18th November 2005, 05:02 PM
Rory- English Cockers are the 2nd best dog (of course Cavs are #1!). I grew up with several English Cockers and seriously thought of getting another before my husband surprised me with Spencer. The only downside is that most of the ones we had suffered from ear problems and all got heart disease, but none before 10 years.
I hope Rory's doing well. I saw your post about having surgery after Christmas. Please know that I think about you and he a lot and wish that everything goes well and that he's comfortable.
18th November 2005, 05:44 PM
Insurance statistics in the UK and Ireland still show boxers and then westies as the number 1 and number 2 claiming breeds; cavaliers are third. I know many people with other breed dogs that have had quite serious, breed-related health problems -- cancer, severe hip dysplasia, awful skin conditions, and many cockers with the 'cascade of rage' problem making them unreliable for family homes. By contrast I see so many cavaliers over here, all the time -- many are fine older dogs 10 or older, never have had more than maybe some ear infections. Cavaliers have very few genetic problems compared to other breeds when you look at the lists but the problem is that two can be severe -- SM and MVD. My vet feels at least a cavalier with MVD can usually be successfully treated for years and have an excellent quality of life, whereas a Westie with a skin problem can be utterly miserable much of its life with conditions that often cannot be diagnosed or treated. Even with all the cavaliers my vets see -- they are in the top 10 of dog breeds in Ireland -- they only could think of three in their practices (three separate operations) that are showing any really noticeable potential SM problems. That's very few. But they see lots of boxers with very serious conditions.
Leo actually has moderate grade SM, but he is mildly affected at this time.
I don't think I'd find severe SM harder to deal with than I found, say, my cat Maisie's feline AIDS. She had bouts on and off with various maladies and rallied, lived with very poor teeth which in restrospect must have brought her much pain (cats are even better than dogs at hiding pain, my vets say) and finally she began to literally waste away. At that point, I let her go. She was probably not older than 4, and had had a tough life including a car accident. But she was a cheerful, self-contained little cat, and deserved a chance to live her life, short as it turned out to be.
But we all have our levels of what we can tolerate and what we can't. Having had Maisie, I know I would offer a hospice spot to a cavalier with known, serious SM, until the point came to let him or her go. I know others might find such a prospect unbearable.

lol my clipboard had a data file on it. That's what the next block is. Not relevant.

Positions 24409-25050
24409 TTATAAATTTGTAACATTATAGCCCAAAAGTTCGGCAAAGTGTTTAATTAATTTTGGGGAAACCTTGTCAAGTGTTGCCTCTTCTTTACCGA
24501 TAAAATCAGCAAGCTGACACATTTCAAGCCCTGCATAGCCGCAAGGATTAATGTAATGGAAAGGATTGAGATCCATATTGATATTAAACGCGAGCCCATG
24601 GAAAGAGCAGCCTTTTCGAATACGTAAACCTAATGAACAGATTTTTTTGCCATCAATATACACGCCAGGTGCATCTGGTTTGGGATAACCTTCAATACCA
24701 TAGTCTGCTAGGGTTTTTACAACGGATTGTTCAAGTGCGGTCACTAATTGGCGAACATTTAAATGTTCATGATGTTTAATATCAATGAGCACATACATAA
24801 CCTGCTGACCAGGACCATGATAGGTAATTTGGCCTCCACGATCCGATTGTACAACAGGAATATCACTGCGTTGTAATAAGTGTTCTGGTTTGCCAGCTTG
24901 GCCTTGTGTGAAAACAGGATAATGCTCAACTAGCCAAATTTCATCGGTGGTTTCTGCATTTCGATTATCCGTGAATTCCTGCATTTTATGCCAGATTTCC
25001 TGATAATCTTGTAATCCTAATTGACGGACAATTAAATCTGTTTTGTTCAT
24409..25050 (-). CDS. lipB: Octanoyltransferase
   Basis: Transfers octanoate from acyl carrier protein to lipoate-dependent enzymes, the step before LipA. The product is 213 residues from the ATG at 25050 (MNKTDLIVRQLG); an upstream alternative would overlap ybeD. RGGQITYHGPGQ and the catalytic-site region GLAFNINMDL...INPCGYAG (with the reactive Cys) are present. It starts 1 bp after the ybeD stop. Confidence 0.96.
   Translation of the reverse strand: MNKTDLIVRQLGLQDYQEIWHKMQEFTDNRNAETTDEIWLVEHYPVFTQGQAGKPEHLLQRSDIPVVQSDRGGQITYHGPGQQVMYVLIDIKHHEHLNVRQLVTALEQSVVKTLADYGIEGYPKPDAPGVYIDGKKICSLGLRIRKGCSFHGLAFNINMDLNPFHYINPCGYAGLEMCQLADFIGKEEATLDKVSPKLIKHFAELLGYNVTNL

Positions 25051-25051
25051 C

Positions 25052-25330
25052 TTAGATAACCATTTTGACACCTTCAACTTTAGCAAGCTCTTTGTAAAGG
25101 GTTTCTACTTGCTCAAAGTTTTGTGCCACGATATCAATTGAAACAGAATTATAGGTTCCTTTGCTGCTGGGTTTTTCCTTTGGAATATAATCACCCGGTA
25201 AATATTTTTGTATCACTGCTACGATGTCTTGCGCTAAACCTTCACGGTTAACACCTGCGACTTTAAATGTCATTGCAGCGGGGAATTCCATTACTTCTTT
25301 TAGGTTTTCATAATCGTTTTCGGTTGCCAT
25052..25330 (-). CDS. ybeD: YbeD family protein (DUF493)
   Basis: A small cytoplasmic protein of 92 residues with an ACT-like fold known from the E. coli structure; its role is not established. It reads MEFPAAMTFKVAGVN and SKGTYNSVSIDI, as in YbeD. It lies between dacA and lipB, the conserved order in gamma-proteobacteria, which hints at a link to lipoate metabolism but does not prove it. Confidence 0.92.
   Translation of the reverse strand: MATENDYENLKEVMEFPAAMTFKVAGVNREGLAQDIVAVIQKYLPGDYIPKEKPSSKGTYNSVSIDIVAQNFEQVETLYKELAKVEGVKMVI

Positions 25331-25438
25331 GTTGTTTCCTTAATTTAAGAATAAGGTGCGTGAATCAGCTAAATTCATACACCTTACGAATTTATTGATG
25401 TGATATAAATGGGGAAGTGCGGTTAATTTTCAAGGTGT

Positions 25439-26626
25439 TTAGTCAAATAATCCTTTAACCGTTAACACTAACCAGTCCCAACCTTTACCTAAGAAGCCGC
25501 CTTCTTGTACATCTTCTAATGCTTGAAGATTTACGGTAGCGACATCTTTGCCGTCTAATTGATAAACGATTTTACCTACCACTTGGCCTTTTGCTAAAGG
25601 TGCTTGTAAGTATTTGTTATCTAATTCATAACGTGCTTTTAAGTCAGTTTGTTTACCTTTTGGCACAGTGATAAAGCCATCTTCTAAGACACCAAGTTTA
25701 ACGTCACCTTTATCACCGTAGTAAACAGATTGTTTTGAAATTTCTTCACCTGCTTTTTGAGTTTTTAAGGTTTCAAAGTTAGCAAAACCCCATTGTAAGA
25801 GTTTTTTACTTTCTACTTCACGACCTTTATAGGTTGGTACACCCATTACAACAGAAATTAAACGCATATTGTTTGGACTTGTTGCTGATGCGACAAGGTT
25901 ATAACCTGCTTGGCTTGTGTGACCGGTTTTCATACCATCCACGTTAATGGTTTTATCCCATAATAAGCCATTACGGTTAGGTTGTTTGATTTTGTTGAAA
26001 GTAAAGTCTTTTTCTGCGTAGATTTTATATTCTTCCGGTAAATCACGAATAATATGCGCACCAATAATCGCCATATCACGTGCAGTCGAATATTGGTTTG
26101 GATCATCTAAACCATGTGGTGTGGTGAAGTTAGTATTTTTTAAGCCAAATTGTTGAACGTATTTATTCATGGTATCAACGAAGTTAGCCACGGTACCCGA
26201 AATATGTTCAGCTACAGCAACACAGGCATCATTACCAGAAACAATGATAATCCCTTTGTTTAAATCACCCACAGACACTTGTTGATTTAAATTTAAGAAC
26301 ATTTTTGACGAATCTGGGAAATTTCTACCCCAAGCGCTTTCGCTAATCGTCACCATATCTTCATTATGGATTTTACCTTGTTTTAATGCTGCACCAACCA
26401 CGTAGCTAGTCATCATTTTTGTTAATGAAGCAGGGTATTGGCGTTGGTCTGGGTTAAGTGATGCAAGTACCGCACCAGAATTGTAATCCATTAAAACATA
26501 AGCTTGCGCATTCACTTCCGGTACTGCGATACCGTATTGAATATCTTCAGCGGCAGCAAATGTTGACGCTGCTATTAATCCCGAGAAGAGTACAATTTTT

In memory: Lucy
Cavalier SM Infosite:www.smcavaliers.com
18th November 2005, 08:56 PM
I know that many people are able to handle a much higher level of heartache than I am. most of my vet school friends have several "special needs" animals at home and readily take in more when the opportunity comes along. many feel drawn to these "special needs" animals. I am the exception, in this group, in that I do not want to give my heart and home to an animal that will be chronically ill with problems and all the heartache that follows. I much prefer healthy animals. Obviously this doesn't mean I'll turn away my Rory or any other animal that I own if it develops problems!! I'm committed to these animals for life and love them as my family! But I just can't knowingly invest my heart in another dog that seems almost guaranteed to have a problem.
My husband still says that if we could get a puppy and MRI it as a puppy to guarantee it wouldn't develop SM, he'd take it. And I think I'd agree. My parents have newfs and they always die of cancer, but the benefit outweighs the risk/cost because you usually have at least 10 years with the animal before it gets sick. So you know what to expect. With Cavs i feel like all I can expect is to freak out every time i see my dog scratch at its ears and assume it will develop SM and break my heart again.
I know there's always the chance your dog (of ANY breed, purebred or not!) will get sick and develop an unexpected horrible illness or get hit by a car or anything heartbreaking, but at least if that happens it's not like you intentionally got a dog that you knew would likely have this problem.....